You've been looking at external hard drives for your Mac and you quite fancy the two from Western Digital.
The decision has come down to the WD Elements versus My Passport and which one would be the best.
Which is the best external drive for you?
Let me outline the head to head similarities and differences so that you can choose which is the best external hard drive for you and your Mac between the WD Elements and the WD My Passport.
WD My Passport
WD My Passport
The WD Elements vs My Passport - It is close to call on which is the best. Though I would say if there is much of a price premium when you head out to buy and you are not bothered about the snappy colors or more jazzy look then the WD Elements external hard drive would win out.
If the greater performance is important for you and there is not much in it on the price then for sure head for the My Passport drive. The better performance and longer warranty is worth a small premium.
The WD Elements and the WD My Passport external hard drives are targeted at the portable drive, on the go market place. The WD Elements is positioned as their entry-level drive for the portable consumer and Western Digital is quite open in saying it is a basic drive.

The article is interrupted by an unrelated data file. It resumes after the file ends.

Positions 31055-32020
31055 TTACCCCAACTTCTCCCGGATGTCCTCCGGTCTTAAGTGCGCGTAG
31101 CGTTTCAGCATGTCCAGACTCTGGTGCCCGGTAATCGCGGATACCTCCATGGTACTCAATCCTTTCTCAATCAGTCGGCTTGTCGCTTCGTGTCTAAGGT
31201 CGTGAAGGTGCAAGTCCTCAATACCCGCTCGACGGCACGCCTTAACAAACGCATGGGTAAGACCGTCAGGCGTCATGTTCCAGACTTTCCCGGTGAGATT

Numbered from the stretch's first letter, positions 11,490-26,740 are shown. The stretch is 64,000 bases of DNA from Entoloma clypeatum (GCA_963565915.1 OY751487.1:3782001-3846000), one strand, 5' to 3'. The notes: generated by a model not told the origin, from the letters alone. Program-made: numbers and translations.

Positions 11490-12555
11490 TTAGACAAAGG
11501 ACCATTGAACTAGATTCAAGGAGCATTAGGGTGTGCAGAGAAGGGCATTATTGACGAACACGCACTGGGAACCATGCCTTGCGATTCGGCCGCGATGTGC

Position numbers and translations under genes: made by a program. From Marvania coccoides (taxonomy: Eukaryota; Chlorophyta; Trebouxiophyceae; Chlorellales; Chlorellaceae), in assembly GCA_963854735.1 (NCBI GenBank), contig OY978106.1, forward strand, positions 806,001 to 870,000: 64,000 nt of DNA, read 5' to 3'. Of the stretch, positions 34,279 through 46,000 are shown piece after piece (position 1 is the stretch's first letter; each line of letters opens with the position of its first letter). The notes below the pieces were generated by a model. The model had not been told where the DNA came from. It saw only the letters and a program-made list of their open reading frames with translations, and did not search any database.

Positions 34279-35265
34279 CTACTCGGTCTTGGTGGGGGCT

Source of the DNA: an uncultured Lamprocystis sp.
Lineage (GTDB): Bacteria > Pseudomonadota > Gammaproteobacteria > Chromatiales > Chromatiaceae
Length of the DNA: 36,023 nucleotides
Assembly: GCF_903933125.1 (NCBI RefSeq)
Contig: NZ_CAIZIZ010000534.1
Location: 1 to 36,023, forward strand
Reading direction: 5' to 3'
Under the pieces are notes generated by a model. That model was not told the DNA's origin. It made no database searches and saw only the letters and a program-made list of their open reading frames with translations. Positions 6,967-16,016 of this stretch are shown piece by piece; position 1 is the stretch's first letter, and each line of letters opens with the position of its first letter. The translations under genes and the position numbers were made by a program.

The WD My Passport drive is aimed at the market above the Elements drive and classed as the start of their premium external hard drive range.
And the WD My Passport comes in a 'for Mac' guise, but more on that later.
Then the questions you may have in mind are;
If there isn't a special offer on at the moment is it worth paying the extra to move up to the My Passport drive?
And when there is a price premium. Is the My Passport drive worth it?
Let's dig in deep and find out.
Comparison At a Glance
My Passport is generally priced higher than the WD Elements portable.
You may well get lucky with a check on Amazon or elsewhere and find that there is an offer that brings the My Passport drive close to the price of the WD Elements.
WD Elements VS My Passport
Available Hard Drive Capacities
What's the skinny here?
Can they be separated based on the storage you can have for your Mac?
WD Elements Capacities
WD My Passport Capacities
1TB, 2TB, 3TB, 4TB
1TB, 2TB, 3TB, 4TB
Nope they come in identical drive sizes, we'll have to look elsewhere other than drive capacity to separate the two.
The important thing to remember when you are planning to buy an external hard drive is to work out how much capacity you need for your Mac and not to scrimp.
For example …
If you are planning on using the drive as a backup for Time Machine then calculate how much disk you are backing up and times by two and that way you will have the capacity you'll need as a minimum for use with Time Machine.
Time in the Market